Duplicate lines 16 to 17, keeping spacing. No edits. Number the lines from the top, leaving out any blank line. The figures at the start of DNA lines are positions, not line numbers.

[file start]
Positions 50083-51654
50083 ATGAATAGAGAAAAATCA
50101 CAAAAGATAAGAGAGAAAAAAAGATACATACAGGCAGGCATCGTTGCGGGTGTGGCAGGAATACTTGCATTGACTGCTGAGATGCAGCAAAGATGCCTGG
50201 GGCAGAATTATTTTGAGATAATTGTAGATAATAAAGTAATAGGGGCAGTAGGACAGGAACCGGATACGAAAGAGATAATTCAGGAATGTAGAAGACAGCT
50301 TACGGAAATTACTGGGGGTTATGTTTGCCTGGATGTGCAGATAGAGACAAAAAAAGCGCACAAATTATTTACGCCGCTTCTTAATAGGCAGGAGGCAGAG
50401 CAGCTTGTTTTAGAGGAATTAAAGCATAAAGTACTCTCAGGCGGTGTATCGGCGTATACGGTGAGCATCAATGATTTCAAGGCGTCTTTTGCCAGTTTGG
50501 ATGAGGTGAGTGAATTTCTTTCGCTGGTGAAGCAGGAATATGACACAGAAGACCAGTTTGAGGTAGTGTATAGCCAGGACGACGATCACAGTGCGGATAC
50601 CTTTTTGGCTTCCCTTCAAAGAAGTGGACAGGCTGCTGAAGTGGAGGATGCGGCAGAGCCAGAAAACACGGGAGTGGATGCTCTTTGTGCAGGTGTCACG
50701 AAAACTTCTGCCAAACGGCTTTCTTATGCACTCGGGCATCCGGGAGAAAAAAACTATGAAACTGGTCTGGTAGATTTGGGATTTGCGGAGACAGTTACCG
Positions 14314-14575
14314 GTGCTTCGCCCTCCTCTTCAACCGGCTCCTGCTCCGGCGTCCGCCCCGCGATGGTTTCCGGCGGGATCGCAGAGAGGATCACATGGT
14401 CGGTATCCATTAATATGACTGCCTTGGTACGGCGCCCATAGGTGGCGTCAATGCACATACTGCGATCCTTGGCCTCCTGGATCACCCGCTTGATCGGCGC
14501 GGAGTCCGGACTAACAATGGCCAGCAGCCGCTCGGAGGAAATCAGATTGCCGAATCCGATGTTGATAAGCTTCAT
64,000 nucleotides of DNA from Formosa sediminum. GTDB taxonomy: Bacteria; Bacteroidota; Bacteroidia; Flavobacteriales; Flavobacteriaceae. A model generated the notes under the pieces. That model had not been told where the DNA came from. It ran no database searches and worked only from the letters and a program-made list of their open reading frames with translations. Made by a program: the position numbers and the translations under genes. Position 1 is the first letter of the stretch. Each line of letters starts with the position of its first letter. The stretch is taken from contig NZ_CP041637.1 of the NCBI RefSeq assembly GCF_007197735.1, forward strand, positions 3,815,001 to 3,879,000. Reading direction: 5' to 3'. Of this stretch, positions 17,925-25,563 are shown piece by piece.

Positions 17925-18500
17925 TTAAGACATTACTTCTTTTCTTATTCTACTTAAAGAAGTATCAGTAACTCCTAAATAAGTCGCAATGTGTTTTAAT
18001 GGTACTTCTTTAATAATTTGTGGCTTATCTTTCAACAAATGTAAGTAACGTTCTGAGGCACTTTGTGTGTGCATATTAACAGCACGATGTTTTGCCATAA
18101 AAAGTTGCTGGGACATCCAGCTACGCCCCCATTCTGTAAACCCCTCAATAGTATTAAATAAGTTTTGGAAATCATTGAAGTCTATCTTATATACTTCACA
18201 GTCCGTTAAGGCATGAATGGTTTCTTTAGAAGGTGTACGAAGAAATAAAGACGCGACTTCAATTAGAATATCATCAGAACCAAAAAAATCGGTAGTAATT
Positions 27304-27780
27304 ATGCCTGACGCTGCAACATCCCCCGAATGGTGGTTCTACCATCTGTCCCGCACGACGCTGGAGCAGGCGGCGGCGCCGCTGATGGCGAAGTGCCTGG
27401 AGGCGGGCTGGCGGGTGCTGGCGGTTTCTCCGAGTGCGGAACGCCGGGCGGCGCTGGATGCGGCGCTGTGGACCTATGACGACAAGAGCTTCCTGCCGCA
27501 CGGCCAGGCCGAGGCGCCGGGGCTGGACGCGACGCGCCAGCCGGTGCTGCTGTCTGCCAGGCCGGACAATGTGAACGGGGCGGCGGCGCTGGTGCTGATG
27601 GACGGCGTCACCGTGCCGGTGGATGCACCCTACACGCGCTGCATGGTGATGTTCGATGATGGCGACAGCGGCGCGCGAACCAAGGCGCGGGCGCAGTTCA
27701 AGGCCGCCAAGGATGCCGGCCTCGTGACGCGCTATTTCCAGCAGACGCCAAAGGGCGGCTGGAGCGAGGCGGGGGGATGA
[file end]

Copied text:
17925 TTAAGACATTACTTCTTTTCTTATTCTACTTAAAGAAGTATCAGTAACTCCTAAATAAGTCGCAATGTGTTTTAAT
18001 GGTACTTCTTTAATAATTTGTGGCTTATCTTTCAACAAATGTAAGTAACGTTCTGAGGCACTTTGTGTGTGCATATTAACAGCACGATGTTTTGCCATAA